Nevada Voters To Choose Reid's GOP Challenger

Robert Siegel talks to Jon Ralston, columnist for the Las Vegas Sun, about the GOP Senate primary in Nevada on Tuesday, in which voters will choose an opponent for Democratic Senate Majority Leader Harry Reid.

Copyright © 2010 NPR. For personal, noncommercial use only. See Terms of Use. For other uses, prior permission required.


There are primaries tomorrow in Nevada, where Republicans will choose an opponent for Democratic Senate Majority Leader Harry Reid. And the incumbent Republican Governor Jim Gibbons faces a very strong challenge in the GOP gubernatorial primary.

For those stories, we're joined now by Jon Ralston, columnist for the Las Vegas Sun. Welcome to the program once again.

Mr. JON RALSTON (Columnist, Las Vegas Sun): Hi, Robert.

SIEGEL: And first, Majority Leader Harry Reid, fair to say that he's vulnerable this year?

Mr. RALSTON: Oh, he's very vulnerable. His numbers are below 40 percent in his approval rating. I think that almost anybody put up against him in a head-to-head with a Republican after their name would have a shot to beat him.

SIEGEL: So there are three Republicans who at least have a chance it seems from the polls: Sharon Angle, Sue Lowden and Danny Tarkanian. Tell us about them.

Mr. RALSTON: Well, Danny Tarkanian is the easy one, of course. He is competitive mostly because of his last name. He's the son of the legendary basketball coach here. But he's run a very aggressive, and actually maybe the best campaign of all, and so he is in position to be competitive.

Next is Sue Lowden, who was the frontrunner for many, many months - the establishment candidate, favored I think privately by national and local Republicans because of her viability against Harry Reid. But then she had some very high-profile self-inflicted wounds, including this statement that in the olden days her grandmother used to give chickens for health care. People used to barter for health care, which she refused to back away from, became the subject of national ridicule because, of course, chickens are very, very funny.

(Soundbite of laughter)

Mr. RALSTON: That has very much hurt her. And then in that same time period, Sharon Angle, who was way behind in the polls in single-digits was suddenly catapulted into contention by being endorsed by the Tea Party Express, and then having the Club for Growth - which has a lot of money - come in and spend money on her here.

In addition, a Democratic front group called the Patriot Majority has also spent hundreds of thousands of dollars to hurt Lowden here. And now you have a situation where Sharon Angle, who was invisible a couple of months ago, thanks to chickens and outside forces is now the frontrunner.

(Soundbite of laughter)

SIEGEL: And Sharon Angle is the candidate, it is believed, whom Senator Reid would most like to run against.

Mr. RALSTON: There's no doubt about that because she can't come back to the middle. Maybe Sue Lowden can.

SIEGEL: Now, in the governor's race, the Republican incumbent Jim Gibbons also has a very tough race tomorrow.

Mr. RALSTON: Unless thousands upon thousands of people get lost going to the polls tomorrow, Robert, Jim Gibbons is going to be the first incumbent governor in the history of the state of Nevada to lose in a primary. He's behind by 15 to 20 points to a former federal judge who left a lifetime appointment that, quite ironically, Harry Reid helped him get.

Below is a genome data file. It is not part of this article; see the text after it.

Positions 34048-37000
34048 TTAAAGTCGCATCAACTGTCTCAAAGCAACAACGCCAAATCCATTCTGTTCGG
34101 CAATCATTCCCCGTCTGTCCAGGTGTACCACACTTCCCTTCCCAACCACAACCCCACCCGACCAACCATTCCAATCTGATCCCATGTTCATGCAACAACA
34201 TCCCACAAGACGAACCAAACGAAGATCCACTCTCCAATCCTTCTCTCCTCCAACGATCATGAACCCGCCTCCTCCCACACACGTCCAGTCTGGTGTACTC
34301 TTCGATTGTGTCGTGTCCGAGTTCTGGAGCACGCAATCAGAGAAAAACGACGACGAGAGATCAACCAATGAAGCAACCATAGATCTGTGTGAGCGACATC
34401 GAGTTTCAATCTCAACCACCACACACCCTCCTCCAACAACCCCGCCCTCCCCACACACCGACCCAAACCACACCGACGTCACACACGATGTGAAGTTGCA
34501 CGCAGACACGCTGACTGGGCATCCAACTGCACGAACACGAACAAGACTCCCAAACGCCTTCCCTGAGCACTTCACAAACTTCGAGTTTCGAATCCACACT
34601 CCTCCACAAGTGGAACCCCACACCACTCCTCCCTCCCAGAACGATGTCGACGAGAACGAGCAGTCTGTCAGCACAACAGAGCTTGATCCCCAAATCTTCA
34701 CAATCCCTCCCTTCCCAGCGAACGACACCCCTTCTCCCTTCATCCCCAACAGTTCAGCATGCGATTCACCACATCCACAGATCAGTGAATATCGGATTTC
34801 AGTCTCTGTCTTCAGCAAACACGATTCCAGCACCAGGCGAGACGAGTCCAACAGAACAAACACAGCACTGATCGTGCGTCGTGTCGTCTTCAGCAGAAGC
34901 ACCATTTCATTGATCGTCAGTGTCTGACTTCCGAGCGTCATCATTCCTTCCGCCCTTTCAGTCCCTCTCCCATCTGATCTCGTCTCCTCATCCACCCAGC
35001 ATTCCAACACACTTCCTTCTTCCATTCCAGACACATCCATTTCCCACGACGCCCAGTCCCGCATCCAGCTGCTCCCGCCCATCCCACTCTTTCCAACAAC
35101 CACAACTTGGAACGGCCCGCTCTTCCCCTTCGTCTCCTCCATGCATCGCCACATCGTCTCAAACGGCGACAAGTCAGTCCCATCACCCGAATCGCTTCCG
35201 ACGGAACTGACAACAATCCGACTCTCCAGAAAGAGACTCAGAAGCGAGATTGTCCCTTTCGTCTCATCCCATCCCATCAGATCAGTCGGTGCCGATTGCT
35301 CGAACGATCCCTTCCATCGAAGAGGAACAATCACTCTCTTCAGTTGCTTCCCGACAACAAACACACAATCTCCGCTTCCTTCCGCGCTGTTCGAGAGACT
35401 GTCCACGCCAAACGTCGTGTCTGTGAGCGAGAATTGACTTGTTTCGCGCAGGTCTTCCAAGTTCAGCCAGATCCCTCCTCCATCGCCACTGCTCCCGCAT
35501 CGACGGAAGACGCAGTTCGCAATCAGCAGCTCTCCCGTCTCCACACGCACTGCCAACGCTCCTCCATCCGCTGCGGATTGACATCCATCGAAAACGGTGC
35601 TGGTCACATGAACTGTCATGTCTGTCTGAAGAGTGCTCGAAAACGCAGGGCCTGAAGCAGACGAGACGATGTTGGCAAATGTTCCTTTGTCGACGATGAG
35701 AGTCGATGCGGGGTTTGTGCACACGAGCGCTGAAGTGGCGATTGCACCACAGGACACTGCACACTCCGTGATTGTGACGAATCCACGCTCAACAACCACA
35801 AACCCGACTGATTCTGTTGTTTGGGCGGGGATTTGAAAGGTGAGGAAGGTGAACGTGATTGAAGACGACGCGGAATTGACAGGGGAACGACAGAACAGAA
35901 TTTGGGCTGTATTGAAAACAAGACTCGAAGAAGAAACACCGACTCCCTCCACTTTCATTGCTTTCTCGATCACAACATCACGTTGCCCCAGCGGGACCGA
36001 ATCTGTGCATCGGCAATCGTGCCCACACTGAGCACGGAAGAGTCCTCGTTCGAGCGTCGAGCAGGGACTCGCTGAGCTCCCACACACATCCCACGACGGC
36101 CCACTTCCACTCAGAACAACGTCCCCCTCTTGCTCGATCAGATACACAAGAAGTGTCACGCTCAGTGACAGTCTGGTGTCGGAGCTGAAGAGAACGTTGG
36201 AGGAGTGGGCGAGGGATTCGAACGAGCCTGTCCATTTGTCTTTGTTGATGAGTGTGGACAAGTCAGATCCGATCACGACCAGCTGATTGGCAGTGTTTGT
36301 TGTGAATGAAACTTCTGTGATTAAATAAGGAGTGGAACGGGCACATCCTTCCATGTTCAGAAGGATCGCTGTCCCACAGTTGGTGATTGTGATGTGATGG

The Republican Party establishment is desperate to hold onto the governorship. They believe that Jim Gibbons cannot win the general election and so they and others are supporting Brian Sandoval, who is going to win that race fairly easily, I think.

SIEGEL: Now, Nevada was one of the hardest hit states in the housing market collapse. And we now routinely speak of Las Vegas as the city that used to be the fastest-growing city in the U.S. How much does all that drive whats happening politically in the state now?

Mr. RALSTON: There's a lot of anger in the state, mostly because of the economic conditions you mentioned. We were the epicenter of the foreclosure crisis. Our unemployment rate is one of the highest in the country. You look at polling thats done and in that question thats asked at the beginning of polls: Do you believe the state is going in the right direction or the wrong direction, over 80 percent - more than 80 percent in some polls. People are talking about the anti-incumbent fervor, the anger across this country, Robert. Nowhere is it more pronounced than it is right here in Nevada.

SIEGEL: Well, Jon Ralston, thanks a lot for talking with us.

Mr. RALSTON: You're welcome.

SIEGEL: Jon Ralston, columnist for the Las Vegas Sun and also host of the paper's political news program "Face To Face with Jon Ralston."

Copyright © 2010 NPR. All rights reserved. No quotes from the materials contained herein may be used in any media without attribution to NPR. This transcript is provided for personal, noncommercial use only, pursuant to our Terms of Use. Any other use requires NPR's prior permission. Visit our permissions page for further information.

NPR transcripts are created on a rush deadline by a contractor for NPR, and accuracy and availability may vary. This text may not be in its final form and may be updated or revised in the future. Please be aware that the authoritative record of NPR's programming is the audio.



Please keep your community civil. All comments must follow the Community rules and terms of use, and will be moderated prior to posting. NPR reserves the right to use the comments we receive, in whole or in part, and to use the commenter's name and location, in any medium. See also the Terms of Use, Privacy Policy and Community FAQ.